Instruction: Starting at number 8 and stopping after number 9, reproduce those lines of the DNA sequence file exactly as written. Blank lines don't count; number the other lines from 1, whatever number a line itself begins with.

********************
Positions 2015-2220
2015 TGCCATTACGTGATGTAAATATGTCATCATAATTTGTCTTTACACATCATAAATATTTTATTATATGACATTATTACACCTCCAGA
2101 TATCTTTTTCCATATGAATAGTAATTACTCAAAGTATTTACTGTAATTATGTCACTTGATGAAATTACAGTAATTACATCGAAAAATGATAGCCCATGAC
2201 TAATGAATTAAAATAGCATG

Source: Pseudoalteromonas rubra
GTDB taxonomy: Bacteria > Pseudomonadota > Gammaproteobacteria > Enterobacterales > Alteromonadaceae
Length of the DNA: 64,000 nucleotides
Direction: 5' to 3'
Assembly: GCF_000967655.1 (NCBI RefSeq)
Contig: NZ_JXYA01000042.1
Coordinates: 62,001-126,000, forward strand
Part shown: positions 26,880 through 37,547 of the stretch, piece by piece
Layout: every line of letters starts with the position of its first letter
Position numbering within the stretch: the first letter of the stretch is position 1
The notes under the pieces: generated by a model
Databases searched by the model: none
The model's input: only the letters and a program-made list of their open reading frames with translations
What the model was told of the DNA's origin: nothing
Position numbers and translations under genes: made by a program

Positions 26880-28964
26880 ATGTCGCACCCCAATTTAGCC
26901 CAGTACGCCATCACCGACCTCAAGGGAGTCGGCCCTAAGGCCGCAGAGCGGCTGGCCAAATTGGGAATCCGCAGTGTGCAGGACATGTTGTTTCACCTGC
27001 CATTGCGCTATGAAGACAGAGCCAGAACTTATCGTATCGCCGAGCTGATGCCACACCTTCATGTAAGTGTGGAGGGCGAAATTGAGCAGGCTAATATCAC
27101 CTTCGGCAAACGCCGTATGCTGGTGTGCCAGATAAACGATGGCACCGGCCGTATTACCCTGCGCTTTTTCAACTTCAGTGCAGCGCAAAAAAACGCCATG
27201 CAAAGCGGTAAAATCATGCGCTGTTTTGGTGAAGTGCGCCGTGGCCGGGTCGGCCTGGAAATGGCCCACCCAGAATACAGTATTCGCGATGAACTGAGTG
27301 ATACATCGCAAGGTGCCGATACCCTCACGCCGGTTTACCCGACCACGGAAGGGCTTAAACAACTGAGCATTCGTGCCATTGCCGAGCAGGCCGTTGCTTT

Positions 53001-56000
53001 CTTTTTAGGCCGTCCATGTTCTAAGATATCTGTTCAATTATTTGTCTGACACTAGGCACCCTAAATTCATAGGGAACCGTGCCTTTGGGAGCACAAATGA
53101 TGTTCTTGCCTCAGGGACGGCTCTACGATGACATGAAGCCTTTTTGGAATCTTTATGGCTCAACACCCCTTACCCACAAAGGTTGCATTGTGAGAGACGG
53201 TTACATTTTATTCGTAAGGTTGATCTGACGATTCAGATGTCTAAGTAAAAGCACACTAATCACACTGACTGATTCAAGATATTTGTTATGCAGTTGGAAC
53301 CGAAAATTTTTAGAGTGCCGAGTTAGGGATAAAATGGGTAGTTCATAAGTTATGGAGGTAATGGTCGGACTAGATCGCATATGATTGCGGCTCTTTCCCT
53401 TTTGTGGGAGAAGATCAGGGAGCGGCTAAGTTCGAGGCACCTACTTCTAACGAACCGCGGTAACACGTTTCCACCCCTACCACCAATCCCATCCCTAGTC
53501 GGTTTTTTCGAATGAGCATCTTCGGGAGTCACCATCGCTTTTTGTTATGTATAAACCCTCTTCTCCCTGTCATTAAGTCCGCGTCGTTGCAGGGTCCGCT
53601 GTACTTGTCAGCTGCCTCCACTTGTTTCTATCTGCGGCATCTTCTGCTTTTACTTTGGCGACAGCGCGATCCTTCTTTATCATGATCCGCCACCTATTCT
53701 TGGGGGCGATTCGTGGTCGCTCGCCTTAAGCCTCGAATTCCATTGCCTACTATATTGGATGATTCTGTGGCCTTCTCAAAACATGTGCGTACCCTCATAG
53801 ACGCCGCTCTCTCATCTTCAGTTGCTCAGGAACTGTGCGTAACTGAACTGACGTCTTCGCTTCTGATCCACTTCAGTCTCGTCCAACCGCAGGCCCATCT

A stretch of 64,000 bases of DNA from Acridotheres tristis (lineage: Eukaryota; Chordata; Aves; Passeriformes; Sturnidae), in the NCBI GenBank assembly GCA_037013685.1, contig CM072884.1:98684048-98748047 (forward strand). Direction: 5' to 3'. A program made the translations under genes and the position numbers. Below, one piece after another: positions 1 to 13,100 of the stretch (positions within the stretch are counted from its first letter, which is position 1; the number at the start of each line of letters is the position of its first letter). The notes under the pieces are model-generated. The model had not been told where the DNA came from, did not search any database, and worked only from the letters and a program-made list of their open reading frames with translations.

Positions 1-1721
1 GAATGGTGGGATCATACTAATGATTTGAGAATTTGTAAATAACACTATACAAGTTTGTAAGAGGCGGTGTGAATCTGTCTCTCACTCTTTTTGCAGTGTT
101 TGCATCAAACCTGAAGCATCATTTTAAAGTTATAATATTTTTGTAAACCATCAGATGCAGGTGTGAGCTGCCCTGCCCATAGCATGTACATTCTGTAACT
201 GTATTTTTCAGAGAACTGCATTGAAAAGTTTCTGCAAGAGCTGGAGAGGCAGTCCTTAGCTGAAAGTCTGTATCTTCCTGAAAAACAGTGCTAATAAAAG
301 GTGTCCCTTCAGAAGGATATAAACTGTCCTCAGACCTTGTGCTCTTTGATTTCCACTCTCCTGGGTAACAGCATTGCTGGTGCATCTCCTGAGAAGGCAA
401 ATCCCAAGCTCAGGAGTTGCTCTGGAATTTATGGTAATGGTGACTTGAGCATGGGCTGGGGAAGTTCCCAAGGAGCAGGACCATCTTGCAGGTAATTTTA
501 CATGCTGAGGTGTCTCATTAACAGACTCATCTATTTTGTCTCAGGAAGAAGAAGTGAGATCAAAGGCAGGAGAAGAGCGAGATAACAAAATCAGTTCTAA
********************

Direction: 5' to 3'
Assembly: GCF_000967655.1 (NCBI RefSeq)